The art and science of animated trial graphics has evolved dramatically over the past 10 years.
Animation used to refer only to 3-D animations that were produced with programs such as Autodesk Maya or Autodesk 3ds Max, formerly 3D Studio MAX.
Now a much broader array of animation tools is available to the courtroom animator, and each one has its own niche and its own strong points. We are able to provide animations of all of these varieties in-house, and we work with our clients to select the one that is best in terms of persuasive power, applicability to the problem at hand, and cost. We have done this since 1995.
PowerPoint Animation has become by far the most widely used type of animation today. Only 5 percent or so of all courtroom animation 10 years ago, it now amounts to as much as 90 percent today. It is a flexible tool that is adaptable to many types of cases and many types of illustrations.
For example, this PowerPoint demonstrative illustrates how airbags are designed to deploy in a frontal collision, a side collision, and an oblique collision. This brief animation uses high-quality technical illustration along with PowerPoint to illuminate the airbag technology for a patent infringement case.
Two-dimensional animation, produced in a program like Adobe After Effects, can also be a very useful tool. It is quite inexpensive and has an immediate appeal to jurors.
In one case, for example, we provided a brief, sequential 2-D illustration of how the copper mining process works, from the raw ore to the finished product. When budget is at issue, this type of animation is ideal for describing complicated information to jurors.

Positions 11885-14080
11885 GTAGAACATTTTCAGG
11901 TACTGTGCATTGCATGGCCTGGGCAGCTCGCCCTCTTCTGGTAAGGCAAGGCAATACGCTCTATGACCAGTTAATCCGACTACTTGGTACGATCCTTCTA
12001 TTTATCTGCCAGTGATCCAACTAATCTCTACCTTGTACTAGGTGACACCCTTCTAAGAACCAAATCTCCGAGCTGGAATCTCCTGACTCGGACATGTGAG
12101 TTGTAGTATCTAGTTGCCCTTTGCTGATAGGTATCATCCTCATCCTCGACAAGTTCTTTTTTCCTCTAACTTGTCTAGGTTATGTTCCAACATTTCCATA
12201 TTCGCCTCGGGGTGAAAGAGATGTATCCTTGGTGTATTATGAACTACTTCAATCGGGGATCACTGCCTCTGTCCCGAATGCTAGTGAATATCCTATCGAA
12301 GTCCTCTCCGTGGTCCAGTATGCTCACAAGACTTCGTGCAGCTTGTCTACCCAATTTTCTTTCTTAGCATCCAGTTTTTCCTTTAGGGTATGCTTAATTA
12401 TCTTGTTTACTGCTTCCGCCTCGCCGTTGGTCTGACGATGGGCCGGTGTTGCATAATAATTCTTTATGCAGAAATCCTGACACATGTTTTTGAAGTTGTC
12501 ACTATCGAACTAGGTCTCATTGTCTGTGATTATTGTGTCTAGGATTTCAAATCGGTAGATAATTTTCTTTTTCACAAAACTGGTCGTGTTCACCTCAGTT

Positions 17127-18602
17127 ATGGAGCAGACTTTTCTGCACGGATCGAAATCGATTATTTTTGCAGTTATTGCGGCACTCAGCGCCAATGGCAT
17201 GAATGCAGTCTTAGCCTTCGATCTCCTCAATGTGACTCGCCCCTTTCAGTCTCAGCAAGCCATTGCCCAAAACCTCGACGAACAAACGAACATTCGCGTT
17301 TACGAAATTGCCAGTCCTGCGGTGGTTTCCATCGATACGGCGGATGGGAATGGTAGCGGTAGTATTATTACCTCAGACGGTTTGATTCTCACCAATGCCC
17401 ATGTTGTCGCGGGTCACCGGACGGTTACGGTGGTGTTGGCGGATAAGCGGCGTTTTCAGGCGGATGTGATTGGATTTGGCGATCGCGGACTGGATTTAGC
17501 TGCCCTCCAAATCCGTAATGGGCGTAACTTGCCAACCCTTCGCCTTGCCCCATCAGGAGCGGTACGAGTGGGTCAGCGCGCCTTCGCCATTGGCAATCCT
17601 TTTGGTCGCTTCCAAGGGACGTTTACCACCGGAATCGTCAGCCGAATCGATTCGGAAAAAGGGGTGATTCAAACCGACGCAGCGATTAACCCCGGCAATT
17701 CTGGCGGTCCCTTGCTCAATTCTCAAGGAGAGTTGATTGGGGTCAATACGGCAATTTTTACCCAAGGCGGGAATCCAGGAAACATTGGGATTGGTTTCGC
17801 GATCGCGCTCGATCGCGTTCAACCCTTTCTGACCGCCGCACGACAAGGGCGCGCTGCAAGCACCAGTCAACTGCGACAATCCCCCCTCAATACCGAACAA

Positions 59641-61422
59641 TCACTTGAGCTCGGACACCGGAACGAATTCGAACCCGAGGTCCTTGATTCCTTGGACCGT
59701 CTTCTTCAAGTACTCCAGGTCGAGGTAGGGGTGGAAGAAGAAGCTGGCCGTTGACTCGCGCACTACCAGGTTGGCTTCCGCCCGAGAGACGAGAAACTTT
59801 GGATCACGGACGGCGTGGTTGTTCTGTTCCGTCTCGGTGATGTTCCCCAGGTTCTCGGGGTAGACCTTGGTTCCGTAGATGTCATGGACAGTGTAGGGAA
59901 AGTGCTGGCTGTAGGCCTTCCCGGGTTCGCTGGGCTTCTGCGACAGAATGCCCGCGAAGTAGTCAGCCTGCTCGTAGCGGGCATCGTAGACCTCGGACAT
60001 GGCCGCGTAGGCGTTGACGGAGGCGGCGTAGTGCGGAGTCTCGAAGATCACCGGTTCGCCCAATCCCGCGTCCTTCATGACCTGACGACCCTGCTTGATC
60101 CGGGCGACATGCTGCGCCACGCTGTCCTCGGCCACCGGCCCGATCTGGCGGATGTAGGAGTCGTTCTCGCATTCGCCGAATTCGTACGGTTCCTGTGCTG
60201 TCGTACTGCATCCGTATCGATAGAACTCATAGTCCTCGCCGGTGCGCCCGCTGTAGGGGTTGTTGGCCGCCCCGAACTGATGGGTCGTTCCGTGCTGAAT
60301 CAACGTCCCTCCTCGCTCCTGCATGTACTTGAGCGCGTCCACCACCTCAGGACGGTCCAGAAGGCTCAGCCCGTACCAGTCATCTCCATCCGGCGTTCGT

Three-dimensional animation is particularly useful when small details, rather than broad outlines, are at issue. For example, in a patent trial where the workings of a toner bottle were at issue, we produced a graphic that showed the toner bottle in all three dimensions, so that the jurors could understand the unique technology that permits the toner to move through the grooves of the bottle. Here, a two-dimensional representation would not have been adequate to show how all the parts of the bottle work together. We also used close-up views to show precise details.
Finally, we have used Flash animation to present long-form tutorial videos. Often, these are intended for judges rather than for juries. For example, we often use Flash to build patent tutorial videos that explain the background of the technology at issue in major patent litigation. Since a great deal of patent litigation occurs in the Eastern District of Texas, we have created many 30-minute tutorials for judges there that combine audio and video.
One good example is a demonstration that we provided of the workings of a “picking machine” in a hospital that uses both information technology and mechanical technology to translate a physician’s prescription orders to the actual selection by mechanical means of a medicine from an array of drugs.
With animated trial exhibits finding their way into most cases with at least millions of dollars at stake, the modern litigator must be aware of the four courtroom animation options. Fluency in this language of animation will result in savings of time and money.